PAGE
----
Managing Multiple Tenants in Azure AD: A Handbook for Enterprise IT Managers & System Administrators

Managing Multiple Tenants in Azure AD: A Handbook for Enterprise IT Managers & System Administrators

June 30, 2023

If you're an enterprise organization or service provider with multiple tenants in Azure AD, you're already familiar with the challenges that come with maintaining organizational consistency, ensuring proper collaboration, and isolating security vulnerabilities across different subsidiaries and clients.

A few years ago, the lack of automated solutions made it very difficult for organizations to set up and maintain multi-tenant architectures, requiring engineers to swap back and forth between tenants to sync configuration files, access resources, and manage users.

Luckily, with specialized native and third-party platforms like Azure AD Connect, Azure Lighthouse, Microsoft Graph, and Simeon Cloud, it has become a lot easier to manage configurations across several tenants at once. In this detailed guide to multi-tenant management in Azure AD, we'll work through the different challenges, solutions, and best practices for creating and maintaining a multi-tenant architecture in Microsoft 365. Let's dive in.

What's the Point of Having Multiple Azure AD Tenants?

The primary purpose of having multiple tenants in Azure Active Directory is to create separate environments for different business units or subsidiaries within a larger organization. By creating a separate instance of Azure AD for every unit within your organization, you're effectively isolating each environment from the resources, applications, and users included in all other environments.

Multi-tenant architectures carry a number of benefits for large organizations and service providers, from isolating security vulnerabilities between clients to creating separate environments for development and production to helping each unit stay separate during a merger or acquisition. Here are a few examples:

For Enterprises:

  • Business Unit Separation: Distinct business units within an organization can each have their own tenant, allowing for separate management of resources, applications, and identities.
  • Mergers and Acquisitions: In the event of a merger or acquisition, the acquired company's Azure AD tenant can be kept separate, easing the integration process.
  • Development and Testing: Separate tenants can be used for development and testing, allowing developers to test changes without affecting the production environment.
  • External Collaboration: For enterprises that collaborate with external partners, a separate tenant can be used to manage access and permissions for external users separately from internal users.
  • Regulatory Compliance: In industries with strict regulatory requirements, separate tenants can be used to ensure compliance by isolating data and resources.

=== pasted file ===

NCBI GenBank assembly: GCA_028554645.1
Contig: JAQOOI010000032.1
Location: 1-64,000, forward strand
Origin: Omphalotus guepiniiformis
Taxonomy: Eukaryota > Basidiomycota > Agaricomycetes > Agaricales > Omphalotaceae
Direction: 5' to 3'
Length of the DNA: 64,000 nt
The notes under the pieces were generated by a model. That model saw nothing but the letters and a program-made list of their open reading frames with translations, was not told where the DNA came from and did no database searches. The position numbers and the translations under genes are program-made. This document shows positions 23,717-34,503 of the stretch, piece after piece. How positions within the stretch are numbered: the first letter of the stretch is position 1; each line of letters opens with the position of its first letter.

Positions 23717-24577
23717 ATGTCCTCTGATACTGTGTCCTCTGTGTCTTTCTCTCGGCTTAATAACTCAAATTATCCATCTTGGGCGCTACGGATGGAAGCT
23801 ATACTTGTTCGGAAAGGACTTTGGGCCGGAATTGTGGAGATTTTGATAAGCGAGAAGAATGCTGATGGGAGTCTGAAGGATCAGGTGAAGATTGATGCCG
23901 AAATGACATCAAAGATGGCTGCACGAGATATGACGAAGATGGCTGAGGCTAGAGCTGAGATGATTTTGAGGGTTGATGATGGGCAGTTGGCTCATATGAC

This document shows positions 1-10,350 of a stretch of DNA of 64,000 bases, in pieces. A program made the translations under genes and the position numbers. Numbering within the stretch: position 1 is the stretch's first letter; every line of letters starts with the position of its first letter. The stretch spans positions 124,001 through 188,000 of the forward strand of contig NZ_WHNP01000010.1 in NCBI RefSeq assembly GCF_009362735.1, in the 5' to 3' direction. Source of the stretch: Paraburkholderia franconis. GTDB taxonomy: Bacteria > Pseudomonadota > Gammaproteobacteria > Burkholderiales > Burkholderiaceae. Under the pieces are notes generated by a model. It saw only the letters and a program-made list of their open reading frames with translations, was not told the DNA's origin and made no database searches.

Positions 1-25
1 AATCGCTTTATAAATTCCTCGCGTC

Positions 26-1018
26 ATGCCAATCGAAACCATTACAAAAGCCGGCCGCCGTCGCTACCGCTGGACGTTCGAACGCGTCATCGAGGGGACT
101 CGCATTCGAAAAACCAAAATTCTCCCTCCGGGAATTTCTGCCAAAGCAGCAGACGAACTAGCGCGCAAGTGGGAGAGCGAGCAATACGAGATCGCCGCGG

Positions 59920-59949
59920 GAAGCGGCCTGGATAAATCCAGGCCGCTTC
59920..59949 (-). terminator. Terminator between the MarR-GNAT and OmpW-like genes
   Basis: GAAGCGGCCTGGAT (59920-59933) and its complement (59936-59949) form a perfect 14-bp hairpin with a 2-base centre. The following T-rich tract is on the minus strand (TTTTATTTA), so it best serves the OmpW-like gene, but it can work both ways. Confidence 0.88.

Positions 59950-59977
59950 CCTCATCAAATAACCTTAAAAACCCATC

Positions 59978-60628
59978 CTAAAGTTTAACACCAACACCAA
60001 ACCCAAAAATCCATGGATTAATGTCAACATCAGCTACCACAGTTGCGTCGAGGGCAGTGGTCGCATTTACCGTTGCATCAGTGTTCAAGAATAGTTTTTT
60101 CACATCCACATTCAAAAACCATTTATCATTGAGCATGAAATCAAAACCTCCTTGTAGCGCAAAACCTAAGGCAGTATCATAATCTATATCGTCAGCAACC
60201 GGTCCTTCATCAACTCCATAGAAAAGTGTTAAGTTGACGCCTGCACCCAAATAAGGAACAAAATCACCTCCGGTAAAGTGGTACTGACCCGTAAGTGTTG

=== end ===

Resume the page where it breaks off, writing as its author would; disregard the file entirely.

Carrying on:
• Geographical Separation: For multinational corporations, separate tenants can be used to manage resources and users in different geographical locations.
  • Disaster Recovery: A separate tenant can be used as a failover environment in case of a disaster, ensuring business continuity.

For Managed Service Providers (MSPs):

  • Client Isolation: Each client's resources, identities, and data are kept separate and secure in their own tenant.
  • Customized Service Delivery: Each tenant can be configured according to the specific needs and preferences of each client.
  • Scalable Service Model: As MSPs acquire more clients, they can easily add new tenants, allowing for scalable growth.
  • Broad Service Offerings: MSPs can use multiple tenants to offer a wider range of services, including Azure AD management as a standalone service or as part of a larger package.

Considerations When Setting Up Multiple Tenants in Azure AD

Despite the benefits, there are some serious considerations that need to be given due thought when you move to a multi-tenant architecture with Microsoft 365. Aside from the expected overhead that comes with setup and maintenance, you may also have to deal with separate licensing costs, compliance issues, and staffing shortages as a by-product of having multiple tenants up and running.

  • Business Requirements: Do you have distinct business units, subsidiaries, or client projects that require isolation from each other? Understanding your business needs will help you decide whether a multi-tenant architecture is the right approach.
  • Security and Compliance: Each tenant can have its own security settings and compliance policies. Consider whether your organization has security or compliance requirements that might be easier to meet with a multi-tenant architecture.
  • Collaboration and Communication: If users need to collaborate and communicate across different tenants, consider how you will facilitate this. Some features, like calendar sharing and file sharing, can be more difficult to manage across tenants.
  • Licensing and Cost: Licenses are managed at the tenant level, and each tenant may incur its own costs. You need to consider how you will manage licenses and costs across multiple tenants.
  • Data Migration and Integration: If you need to move data or users between tenants, or if you need to integrate data across tenants, this can be a complex process. You need to consider whether you have the necessary tools to manage these tasks.
  • Administration and Management: Managing multiple tenants can be more complex and time-consuming than managing a single tenant. You need to consider whether you have the administrative resources to manage multiple tenants properly.

How to Set Up Multiple Tenants in Azure Active Directory

Creating multiple tenants in Azure AD is a repetitive process. For each new tenant you wish to create, you'll need to set up a new resource and configure it to match your needs. Here's an overview of what that looks like, without any third-party tools or platforms to guide the process:

Step 1: Sign into the Azure Portal